When Lucy had us keep Process Logs for each piece we wrote for one of her classes, I (at first) thought it was a waste of time. I wondered how it would help me as a teacher. But, I trusted my professor, so I kept them. By the end of the semester I realized how valuable process logs were not just as a writer, but as a teacher of writing. And right now, at 10:42 p.m. on a Sunday night, as I find myself writing my minilesson for Tuesday, I found myself going back to that process log I kept a year and a half ago for help. AND OH MY GOSH, it is so helpful!
I found that I struggled with the nurturing stage of my memoir, which parallels the fact that I’m having a bit of trouble writing a developing lesson for Tuesday. (My kids are picking their seed ideas tomorrow: lesson written – check!) Hence, when I went through my process log, I found references to several exercises in Bomer’s Book Writing A Life that were helpful to me during the nurturing stages. In fact, on Sunday, November 12th, 2006, I wrote the following in my process log:
Back to Bomer! I read further in her book and did the exercise “Inside Me/Outside Me,” from pages 132-134 of her book. This was an incredibly helpful exercise… one I know I’ll do with my kids this-coming year when we study memoir in Writing Workshop.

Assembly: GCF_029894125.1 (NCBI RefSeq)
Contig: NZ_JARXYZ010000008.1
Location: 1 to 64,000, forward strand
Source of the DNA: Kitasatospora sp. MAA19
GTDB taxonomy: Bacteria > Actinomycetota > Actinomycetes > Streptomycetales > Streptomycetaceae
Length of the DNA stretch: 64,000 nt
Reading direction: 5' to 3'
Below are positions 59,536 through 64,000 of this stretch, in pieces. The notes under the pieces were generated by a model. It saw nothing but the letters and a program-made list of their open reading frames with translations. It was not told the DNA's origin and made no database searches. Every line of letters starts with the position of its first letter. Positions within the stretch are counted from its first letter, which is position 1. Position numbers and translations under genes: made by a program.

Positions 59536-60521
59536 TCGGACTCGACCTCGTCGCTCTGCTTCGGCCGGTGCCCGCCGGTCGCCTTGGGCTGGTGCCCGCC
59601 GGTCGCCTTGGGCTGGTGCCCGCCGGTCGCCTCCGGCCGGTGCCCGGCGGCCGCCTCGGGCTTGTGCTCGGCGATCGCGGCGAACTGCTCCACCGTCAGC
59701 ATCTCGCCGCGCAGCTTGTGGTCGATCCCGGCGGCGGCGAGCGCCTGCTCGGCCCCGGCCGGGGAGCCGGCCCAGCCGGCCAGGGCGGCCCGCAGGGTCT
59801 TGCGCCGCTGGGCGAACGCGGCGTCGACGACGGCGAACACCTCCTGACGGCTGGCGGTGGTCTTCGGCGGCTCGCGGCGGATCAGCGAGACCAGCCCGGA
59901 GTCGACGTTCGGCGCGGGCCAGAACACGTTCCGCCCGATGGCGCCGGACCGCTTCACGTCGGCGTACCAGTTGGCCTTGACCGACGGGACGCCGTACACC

Ah, so that’s what I’m going to use to teach my kids tomorrow!
And, for Thursday’s minilesson, I came up with a way to approach it thanks to what I wrote on that same November day in 2006:
This activity led me into Bomer’s “Event or Memory” Exercise on page 154 of her book. I answered the questions “What I thought/felt during it…” “What I feel/think about it now, years later…”
In the words of William Zinsser, author of On Writing Well: The Classing Guide to Writing Nonfiction, I’ll leave you with a few of his wise words with regarding the art of writing memoir:
• We’re looking for whatever it is that makes you unique. Write about what you know and what you think (133).
• The memoir writer takes us back to some corner of his or her past that was unusually intense… (135)
• Think narrow, then, when you try the form. Memoir isn’t the summary of a life; it’s a window into a life, very much like a photograph in its selective composition (135).
• But the most interesting character in a memoir, we hope, will turn out to be the person who wrote it. What did that man or woman learn from the hills and valleys of life (144-5)?
• Writers are the custodians of memory, and that’s what this chapter is about: how to leave some kind of record of your life, and of the family you were born into (281-2).
From Zinsser’s Book, Recorded in my process log on 12/1/06.
Literacy Consultant. Author. Former 4th and 5th Grade Classroom Teacher.